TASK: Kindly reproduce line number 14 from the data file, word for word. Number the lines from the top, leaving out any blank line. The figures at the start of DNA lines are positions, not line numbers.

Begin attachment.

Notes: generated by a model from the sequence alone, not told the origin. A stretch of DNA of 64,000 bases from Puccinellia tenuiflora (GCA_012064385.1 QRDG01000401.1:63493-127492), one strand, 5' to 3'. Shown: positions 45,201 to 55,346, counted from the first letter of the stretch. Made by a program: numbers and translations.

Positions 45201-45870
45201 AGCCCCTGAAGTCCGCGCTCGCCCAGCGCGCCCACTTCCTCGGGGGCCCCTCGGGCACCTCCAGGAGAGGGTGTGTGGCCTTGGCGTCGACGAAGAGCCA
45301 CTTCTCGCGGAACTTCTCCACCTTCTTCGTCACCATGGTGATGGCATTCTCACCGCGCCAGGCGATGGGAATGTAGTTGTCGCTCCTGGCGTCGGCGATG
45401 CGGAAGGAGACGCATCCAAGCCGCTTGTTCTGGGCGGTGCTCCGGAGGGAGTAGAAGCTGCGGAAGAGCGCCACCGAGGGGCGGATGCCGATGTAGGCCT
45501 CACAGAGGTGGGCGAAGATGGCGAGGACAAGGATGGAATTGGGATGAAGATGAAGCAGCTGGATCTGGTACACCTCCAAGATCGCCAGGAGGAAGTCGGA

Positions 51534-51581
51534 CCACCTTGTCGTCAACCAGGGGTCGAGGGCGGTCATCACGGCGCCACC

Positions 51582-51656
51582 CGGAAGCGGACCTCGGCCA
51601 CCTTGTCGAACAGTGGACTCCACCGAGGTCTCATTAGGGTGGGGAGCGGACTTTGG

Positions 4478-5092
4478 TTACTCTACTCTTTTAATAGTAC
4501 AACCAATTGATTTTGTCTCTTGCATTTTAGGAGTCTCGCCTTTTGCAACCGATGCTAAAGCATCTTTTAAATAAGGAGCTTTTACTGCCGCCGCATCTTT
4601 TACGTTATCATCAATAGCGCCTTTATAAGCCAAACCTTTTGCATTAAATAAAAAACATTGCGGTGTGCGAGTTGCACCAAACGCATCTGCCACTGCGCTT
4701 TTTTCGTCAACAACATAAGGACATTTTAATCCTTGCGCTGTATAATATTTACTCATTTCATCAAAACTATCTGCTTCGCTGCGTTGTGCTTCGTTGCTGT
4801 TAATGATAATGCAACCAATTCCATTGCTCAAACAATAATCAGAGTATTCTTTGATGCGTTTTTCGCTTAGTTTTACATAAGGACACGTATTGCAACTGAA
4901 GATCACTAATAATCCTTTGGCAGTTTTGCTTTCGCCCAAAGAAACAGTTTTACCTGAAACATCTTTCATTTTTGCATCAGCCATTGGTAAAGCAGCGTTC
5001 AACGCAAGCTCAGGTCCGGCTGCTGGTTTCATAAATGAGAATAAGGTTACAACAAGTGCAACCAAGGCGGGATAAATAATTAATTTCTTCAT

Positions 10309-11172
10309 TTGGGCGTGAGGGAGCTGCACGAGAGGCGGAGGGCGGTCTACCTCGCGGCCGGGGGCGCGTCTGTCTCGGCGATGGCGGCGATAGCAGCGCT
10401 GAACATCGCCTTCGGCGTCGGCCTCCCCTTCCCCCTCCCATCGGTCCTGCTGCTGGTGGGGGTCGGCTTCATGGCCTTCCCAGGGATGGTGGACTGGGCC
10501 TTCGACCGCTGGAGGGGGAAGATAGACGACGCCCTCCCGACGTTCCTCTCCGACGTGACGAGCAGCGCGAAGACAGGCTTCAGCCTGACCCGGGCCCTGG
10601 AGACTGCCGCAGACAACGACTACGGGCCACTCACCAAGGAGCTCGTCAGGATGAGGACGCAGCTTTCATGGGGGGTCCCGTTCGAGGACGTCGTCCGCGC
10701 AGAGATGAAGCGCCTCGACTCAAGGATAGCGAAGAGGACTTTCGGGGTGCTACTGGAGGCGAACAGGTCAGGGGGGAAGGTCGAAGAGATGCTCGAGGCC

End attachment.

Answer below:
4501 AACCAATTGATTTTGTCTCTTGCATTTTAGGAGTCTCGCCTTTTGCAACCGATGCTAAAGCATCTTTTAAATAAGGAGCTTTTACTGCCGCCGCATCTTT